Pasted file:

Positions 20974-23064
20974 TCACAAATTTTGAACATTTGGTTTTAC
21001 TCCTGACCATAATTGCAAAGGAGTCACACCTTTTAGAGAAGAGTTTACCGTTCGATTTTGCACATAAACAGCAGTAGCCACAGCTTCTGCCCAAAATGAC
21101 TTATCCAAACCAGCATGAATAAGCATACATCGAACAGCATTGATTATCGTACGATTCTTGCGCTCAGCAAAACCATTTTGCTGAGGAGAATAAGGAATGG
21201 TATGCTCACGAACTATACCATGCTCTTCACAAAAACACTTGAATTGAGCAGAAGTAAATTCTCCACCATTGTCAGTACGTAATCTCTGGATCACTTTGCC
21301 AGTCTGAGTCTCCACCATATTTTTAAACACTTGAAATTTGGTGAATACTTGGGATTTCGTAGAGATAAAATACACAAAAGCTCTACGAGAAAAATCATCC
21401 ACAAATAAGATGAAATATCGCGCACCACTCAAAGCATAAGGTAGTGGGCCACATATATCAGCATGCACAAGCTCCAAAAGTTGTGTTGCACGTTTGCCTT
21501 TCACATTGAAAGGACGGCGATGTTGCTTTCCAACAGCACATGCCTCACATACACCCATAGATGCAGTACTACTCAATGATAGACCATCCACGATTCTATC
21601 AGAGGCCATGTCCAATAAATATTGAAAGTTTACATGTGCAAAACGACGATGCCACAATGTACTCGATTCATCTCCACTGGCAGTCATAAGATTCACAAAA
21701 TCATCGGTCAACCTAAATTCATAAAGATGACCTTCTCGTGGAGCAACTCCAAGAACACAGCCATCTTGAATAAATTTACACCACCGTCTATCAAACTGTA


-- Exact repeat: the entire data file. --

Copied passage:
Positions 20974-23064
20974 TCACAAATTTTGAACATTTGGTTTTAC
21001 TCCTGACCATAATTGCAAAGGAGTCACACCTTTTAGAGAAGAGTTTACCGTTCGATTTTGCACATAAACAGCAGTAGCCACAGCTTCTGCCCAAAATGAC
21101 TTATCCAAACCAGCATGAATAAGCATACATCGAACAGCATTGATTATCGTACGATTCTTGCGCTCAGCAAAACCATTTTGCTGAGGAGAATAAGGAATGG
21201 TATGCTCACGAACTATACCATGCTCTTCACAAAAACACTTGAATTGAGCAGAAGTAAATTCTCCACCATTGTCAGTACGTAATCTCTGGATCACTTTGCC
21301 AGTCTGAGTCTCCACCATATTTTTAAACACTTGAAATTTGGTGAATACTTGGGATTTCGTAGAGATAAAATACACAAAAGCTCTACGAGAAAAATCATCC
21401 ACAAATAAGATGAAATATCGCGCACCACTCAAAGCATAAGGTAGTGGGCCACATATATCAGCATGCACAAGCTCCAAAAGTTGTGTTGCACGTTTGCCTT
21501 TCACATTGAAAGGACGGCGATGTTGCTTTCCAACAGCACATGCCTCACATACACCCATAGATGCAGTACTACTCAATGATAGACCATCCACGATTCTATC
21601 AGAGGCCATGTCCAATAAATATTGAAAGTTTACATGTGCAAAACGACGATGCCACAATGTACTCGATTCATCTCCACTGGCAGTCATAAGATTCACAAAA
21701 TCATCGGTCAACCTAAATTCATAAAGATGACCTTCTCGTGGAGCAACTCCAAGAACACAGCCATCTTGAATAAATTTACACCACCGTCTATCAAACTGTA